The amount of money being lent to UK homebuyers fell last month, according to figures from the Council of Mortgage Lenders (CML).
New mortgage lending amounted to £10.4bn in January, the lowest figure since April 2012.
It represents a fall of 9% compared with December, and a 3% fall compared with January 2012.
But the CML said that sentiment was still positive and it expected matters to improve over the coming months.
The news will be seen as a setback, following recent figures from the Bank of England and the Office for National Statistics (ONS) suggesting that the housing market was beginning to pick up.
The CML said it was worried that rising inflation would make it harder for people to afford to take out a new mortgage.
“But we still expect the Funding for Lending scheme to lift activity over coming months,” said Caroline Purdey of the CML.
Funding for Lending (FLS) was launched last August and aims to provide up to £60bn to banks and building societies, on condition they lend it out to their customers.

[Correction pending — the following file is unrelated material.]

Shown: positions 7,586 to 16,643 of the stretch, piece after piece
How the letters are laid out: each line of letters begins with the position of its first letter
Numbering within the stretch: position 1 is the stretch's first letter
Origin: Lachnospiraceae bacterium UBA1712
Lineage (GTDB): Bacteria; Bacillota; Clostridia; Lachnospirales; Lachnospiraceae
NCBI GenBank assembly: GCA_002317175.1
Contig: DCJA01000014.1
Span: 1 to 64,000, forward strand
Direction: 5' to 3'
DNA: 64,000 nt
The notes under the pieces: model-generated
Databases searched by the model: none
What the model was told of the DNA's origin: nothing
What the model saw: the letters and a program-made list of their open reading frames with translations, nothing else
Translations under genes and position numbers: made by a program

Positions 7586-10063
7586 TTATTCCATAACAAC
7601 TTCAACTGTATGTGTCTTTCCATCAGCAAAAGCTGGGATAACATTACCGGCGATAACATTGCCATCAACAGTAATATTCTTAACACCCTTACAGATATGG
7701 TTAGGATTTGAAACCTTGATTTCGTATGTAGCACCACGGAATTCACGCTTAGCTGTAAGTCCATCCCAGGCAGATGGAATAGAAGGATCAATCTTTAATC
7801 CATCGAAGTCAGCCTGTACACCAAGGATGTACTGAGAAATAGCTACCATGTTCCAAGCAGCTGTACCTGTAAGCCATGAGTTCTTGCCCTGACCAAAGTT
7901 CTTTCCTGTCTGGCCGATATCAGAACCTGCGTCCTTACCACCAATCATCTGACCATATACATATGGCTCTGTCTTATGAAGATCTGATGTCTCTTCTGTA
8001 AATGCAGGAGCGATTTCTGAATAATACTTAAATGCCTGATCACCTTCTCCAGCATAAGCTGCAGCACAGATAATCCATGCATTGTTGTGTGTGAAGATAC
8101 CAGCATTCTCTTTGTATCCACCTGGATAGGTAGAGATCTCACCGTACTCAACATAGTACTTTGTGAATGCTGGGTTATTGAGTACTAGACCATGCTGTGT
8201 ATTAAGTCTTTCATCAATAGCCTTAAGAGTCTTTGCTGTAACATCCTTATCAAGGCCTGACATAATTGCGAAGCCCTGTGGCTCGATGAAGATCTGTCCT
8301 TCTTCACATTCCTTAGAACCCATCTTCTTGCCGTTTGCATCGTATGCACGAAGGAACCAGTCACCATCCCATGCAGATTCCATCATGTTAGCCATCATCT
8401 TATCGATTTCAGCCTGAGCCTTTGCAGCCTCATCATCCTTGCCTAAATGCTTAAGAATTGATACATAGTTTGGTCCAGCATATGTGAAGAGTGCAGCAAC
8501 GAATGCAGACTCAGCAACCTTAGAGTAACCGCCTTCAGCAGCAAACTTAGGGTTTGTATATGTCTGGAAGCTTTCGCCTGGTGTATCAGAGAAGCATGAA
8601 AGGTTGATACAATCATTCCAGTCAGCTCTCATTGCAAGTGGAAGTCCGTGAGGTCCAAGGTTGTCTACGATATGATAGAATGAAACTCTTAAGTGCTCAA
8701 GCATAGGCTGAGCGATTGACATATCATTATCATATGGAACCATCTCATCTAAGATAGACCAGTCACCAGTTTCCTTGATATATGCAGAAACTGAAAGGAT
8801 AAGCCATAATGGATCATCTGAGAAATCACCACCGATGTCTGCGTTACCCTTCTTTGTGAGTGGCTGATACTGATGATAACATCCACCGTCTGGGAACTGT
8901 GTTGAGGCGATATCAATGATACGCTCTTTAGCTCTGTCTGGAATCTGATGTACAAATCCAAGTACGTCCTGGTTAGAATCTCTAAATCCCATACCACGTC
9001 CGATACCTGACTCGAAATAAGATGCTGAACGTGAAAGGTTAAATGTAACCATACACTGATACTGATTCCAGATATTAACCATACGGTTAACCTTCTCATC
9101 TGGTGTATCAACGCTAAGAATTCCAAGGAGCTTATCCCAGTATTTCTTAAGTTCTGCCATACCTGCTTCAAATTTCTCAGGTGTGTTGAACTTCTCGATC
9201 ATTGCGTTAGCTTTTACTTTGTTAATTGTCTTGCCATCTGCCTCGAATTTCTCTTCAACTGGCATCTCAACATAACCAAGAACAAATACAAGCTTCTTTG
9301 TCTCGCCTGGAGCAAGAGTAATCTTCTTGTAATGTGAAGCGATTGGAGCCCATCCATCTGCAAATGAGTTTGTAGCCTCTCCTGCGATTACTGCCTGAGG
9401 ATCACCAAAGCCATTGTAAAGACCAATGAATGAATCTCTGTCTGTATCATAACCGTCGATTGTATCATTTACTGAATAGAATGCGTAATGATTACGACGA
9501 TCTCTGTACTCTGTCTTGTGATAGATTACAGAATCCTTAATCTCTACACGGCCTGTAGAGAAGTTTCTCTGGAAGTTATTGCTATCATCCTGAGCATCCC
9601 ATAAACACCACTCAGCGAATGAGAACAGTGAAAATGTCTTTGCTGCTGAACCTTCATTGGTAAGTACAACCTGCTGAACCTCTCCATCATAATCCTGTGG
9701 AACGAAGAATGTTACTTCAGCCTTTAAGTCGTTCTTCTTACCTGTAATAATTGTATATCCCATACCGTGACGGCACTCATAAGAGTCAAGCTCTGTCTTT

While the January figures are down, there is plenty of activity in the market”
Last month, the Bank of England reported that the FLS was beginning to increase the flow of loans to customers.
As a result, some experts had expected the latest lending figures to be better.
“At face value, these figures are surprising, especially given the lower rates on offer and the boost from the Funding for Lending Scheme,” said Ashley Brown of the mortgage broker Moneysprite.
But he, too, is optimistic about the months ahead.
“While the January figures are down, there is plenty of activity in the market, and this should feed through to more positive figures in the coming months,” he said.
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